Many pieces of fine art involve an interplay of light and shadow key elements in the composition of almost every artistic work. At first glance, a shadow appears to be something that conceals light. However, according to the teachings of Torah, everything G‑d created was for His glory. This must apply to the shadow equally as to the light.

Indeed, properly executed and skillfully placed, a shadow can also provide an important effect. Though the shadow’s “illumination” is of a different nature than the revelation and effect of the light, its appropriate application can actually enhance and highlight the effects of the light.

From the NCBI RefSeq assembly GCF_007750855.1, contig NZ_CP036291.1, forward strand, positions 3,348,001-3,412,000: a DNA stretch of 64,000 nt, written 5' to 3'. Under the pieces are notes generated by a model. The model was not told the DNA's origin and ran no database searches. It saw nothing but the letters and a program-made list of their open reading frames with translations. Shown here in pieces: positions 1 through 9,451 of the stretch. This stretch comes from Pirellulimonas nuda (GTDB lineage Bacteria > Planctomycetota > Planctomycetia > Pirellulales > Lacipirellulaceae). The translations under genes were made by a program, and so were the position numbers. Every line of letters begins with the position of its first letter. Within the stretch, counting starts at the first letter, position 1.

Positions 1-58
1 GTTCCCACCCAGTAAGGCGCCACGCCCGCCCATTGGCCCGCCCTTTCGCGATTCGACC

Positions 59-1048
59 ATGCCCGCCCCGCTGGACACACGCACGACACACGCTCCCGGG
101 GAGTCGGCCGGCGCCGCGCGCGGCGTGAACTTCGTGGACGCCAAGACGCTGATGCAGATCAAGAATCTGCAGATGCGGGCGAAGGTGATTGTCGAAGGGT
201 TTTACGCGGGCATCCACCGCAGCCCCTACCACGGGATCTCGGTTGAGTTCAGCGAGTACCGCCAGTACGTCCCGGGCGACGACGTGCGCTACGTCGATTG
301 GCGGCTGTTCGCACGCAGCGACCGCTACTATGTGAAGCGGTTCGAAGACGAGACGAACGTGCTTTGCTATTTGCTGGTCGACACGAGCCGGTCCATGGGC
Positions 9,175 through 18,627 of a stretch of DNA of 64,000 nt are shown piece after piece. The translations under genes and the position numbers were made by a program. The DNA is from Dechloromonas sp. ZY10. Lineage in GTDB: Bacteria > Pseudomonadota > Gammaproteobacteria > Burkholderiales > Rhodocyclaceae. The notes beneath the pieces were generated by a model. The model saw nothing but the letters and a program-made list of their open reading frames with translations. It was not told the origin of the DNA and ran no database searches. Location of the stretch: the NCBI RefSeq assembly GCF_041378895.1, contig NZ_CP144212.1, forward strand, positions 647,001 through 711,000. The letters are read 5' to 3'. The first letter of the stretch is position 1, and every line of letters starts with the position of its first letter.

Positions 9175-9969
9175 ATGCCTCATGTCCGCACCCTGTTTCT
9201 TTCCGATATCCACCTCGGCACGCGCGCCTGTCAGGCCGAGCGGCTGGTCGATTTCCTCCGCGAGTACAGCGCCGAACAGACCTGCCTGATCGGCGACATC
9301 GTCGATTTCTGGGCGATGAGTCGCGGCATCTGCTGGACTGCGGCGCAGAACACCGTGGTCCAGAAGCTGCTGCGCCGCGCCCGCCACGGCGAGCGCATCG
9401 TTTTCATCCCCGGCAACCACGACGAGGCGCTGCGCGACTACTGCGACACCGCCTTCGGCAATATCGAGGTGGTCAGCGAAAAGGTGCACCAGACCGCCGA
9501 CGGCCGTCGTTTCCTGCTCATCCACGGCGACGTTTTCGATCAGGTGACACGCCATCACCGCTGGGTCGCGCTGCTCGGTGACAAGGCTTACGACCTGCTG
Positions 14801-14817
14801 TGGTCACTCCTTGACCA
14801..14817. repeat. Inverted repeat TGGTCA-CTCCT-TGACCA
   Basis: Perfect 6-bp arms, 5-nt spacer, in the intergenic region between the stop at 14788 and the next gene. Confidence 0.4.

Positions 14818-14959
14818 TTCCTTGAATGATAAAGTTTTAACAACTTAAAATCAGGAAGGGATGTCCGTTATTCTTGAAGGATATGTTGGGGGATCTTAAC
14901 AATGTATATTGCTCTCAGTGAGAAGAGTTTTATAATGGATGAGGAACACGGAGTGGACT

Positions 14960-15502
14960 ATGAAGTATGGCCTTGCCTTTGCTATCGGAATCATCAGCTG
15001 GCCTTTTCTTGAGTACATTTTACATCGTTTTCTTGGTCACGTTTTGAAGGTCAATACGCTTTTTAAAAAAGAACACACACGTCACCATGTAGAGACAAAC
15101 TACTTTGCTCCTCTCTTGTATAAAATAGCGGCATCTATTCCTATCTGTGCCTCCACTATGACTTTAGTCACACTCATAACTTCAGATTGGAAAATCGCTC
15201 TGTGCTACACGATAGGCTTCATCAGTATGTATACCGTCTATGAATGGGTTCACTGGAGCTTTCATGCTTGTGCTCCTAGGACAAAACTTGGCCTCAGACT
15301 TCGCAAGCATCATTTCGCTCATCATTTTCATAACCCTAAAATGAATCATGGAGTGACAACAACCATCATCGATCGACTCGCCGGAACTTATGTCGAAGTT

From this, we can derive an important lesson whenever we encounter dark times and in our times when spirituality is less visible, these dark times may seem more numerous than the good. We should use the negative in a positive way, so that every spiritual “shadow” should come to be recognized as a “setting” that highlights the glory of the Creator.

When this goal is achieved, not only will our appreciation of the light be enhanced by contrast with the darkness, but in many situations where a person is confronted with “dark” matters, he will realize his ability to transform the darkness itself into light, “the sorrow into happiness.”

Letter of the Rebbe, 25 Sivan, 5737,
printed in Likkutei Sichos, Vol. 23, p. 341ff.